My birthday is coming up next week. And no this blog is not to serve as a reminder. Although if you forget, I will probably be mad.
Regardless, next week I’m turning 29. Which is seriously ridiculous. Because 29 is basically 30. And 30 is well, (I know I’ll offend people for this one) OLD. How am I old? I still live at home and my mom pays my cell phone bill. I wear sweatshirts that say “Like A Boss” and am having a hard time throwing out my Guitar Hero.
Are these things a 29-year-old says?
I’m not really sure. I know most of the people my age are married, have jobs, own houses, some have children and basically know what the rest of their life will look like.
But I’m different. And I’m okay with that. And here’s why.
First off, I’m not alone. Not that I need someone else doing the same thing as me to validate why I’m doing it, but when you stray away from the tracks, it’s nice to have other people who know what you’re going through and understand things like: “I can’t go to happy hour because I want to train with a boys team at 6pm on a Friday.”
Second, I wake up every day having no idea what I’m going to do. I know I have to workout or play soccer, but after those 2-4 hours are up, I’m game for just about anything. Because I can be. I’m 29 years old and every day I can do WHATEVER I want.
Then there are the real reasons I’m okay with it.
I have said this before, but I was lucky to find something I was passionate about when I was five years old. I say lucky because at five, it’s not something you think about. When you’re an adult, it’s more in your control to find your passions.
Once I figured that out, I knew what I wanted. I wanted to be a professional soccer player and nothing would get in my way. And 24 years later, I’m there. I’m doing it. And I forget how seriously awesome it is sometimes.
I was in Verizon the other day getting my new phone set up and the guys working there asked about my license plate. It says “OCHO” for those who might not know, and it represents my favorite number. I told them I play professional soccer. I usually I don’t like to bring that up because people always have a ton of questions. Like: “so Mia Hamm, she’s like really good still right?” Or my favorite, “so, what’s your job then?” But I actually had a good conversation about women’s soccer with these two guys and they said “that all sounds so cool.”
This got me thinking. It is cool. It’s really freaking cool.
But not because I play professional soccer. That’s not why I think it’s so cool. It’s because I had a dream when I was 5 years old. And I did it. I am living the life I wanted.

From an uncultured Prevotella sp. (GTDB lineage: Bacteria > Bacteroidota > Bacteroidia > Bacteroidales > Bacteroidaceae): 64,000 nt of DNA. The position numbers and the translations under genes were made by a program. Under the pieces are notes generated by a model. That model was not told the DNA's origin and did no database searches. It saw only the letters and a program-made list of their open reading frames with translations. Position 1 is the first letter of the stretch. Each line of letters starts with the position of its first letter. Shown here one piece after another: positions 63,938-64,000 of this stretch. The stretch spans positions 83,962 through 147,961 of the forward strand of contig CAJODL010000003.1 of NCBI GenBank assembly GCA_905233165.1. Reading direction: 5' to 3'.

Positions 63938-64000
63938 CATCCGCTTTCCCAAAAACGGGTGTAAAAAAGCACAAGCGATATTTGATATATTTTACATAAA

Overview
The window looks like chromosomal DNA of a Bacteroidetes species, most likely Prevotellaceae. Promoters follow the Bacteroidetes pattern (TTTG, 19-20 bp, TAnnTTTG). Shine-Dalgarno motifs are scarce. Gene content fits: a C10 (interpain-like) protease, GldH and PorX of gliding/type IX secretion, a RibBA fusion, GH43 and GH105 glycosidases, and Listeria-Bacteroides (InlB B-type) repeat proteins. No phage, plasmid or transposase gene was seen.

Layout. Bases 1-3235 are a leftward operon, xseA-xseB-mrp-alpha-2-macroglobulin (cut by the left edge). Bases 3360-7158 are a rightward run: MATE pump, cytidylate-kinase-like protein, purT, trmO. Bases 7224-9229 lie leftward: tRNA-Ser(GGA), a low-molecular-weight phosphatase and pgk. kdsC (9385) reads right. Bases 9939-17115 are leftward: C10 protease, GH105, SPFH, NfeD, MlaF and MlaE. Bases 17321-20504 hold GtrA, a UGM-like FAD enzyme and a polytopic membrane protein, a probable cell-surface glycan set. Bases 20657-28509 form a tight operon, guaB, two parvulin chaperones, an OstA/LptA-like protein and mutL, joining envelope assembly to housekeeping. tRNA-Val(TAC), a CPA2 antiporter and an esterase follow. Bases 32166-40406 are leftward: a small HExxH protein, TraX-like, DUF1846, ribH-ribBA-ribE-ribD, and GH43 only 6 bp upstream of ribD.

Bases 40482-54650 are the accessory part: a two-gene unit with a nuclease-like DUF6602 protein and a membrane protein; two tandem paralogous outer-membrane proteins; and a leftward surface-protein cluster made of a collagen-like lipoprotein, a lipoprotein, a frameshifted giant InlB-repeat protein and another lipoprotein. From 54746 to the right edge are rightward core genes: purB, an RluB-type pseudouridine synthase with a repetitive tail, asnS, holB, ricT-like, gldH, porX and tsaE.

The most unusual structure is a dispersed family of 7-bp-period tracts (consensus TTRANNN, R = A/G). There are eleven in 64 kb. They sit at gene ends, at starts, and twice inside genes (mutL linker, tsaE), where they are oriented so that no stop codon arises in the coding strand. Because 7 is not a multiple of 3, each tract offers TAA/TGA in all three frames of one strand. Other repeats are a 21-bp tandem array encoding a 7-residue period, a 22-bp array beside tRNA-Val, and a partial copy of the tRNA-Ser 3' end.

And now to the point of this blog. Took a while to get here, I know, but it’s really important.
I’m turning 29 next week. I’m still playing professional soccer and doing all the things I ever wanted to do.
When my mom was going to college, she got pregnant with me. She didn’t finish school, and neither did my dad.
They put their life on hold for me, my brother and sister. We never really had a lot of money or resources, (especially when it came to soccer – hockey family) but between them, my grandparents, my step parents, my aunts and uncles, my cousins and everyone else in between, my dream came true.
I’m tearing up as a write this. And let’s face it, that’s not my style. But my family and good friends have made it possible for me to live this life. They knew how much it meant to me to kick a ball. They knew that nothing made me happier and they were behind me every step of the way.
Even now, I live in a different country for part of the year, with articles and live streams in different languages, and six hours between us, but they’re still behind me as if I was that five-year-old who just scored for the first time ever.
And to be honest, it goes both ways. When I call to tell my mom or grandma I scored, I feel like I’m five years old again, explaining in detail how the ball ended up in the back of the net with a huge dorky smile on my face.
This all hit me pretty hard recently. The fact that I’m turning 29 is a big deal, though it probably isn’t to many others. I’m sure 30 is the big hit. But I’m different right?
The other reason is because I’m home now. Every time I leave home and come back I have a stronger appreciation for my life and the people in it. I couldn’t have done this on my own. And whatever my future passions are, I know I”ll need them.
So. Thank you. To everyone who helped me get here. My family, coaches, friends, teammates. Here is a place where I can sit back and smile about my experiences, the people I’ve met and the things I’ve learned.
I’ve learned the value of support in a way nothing else could ever show me.
And I’ve learned that the backbone of that support is always love.
It’s because of you that I get to be me.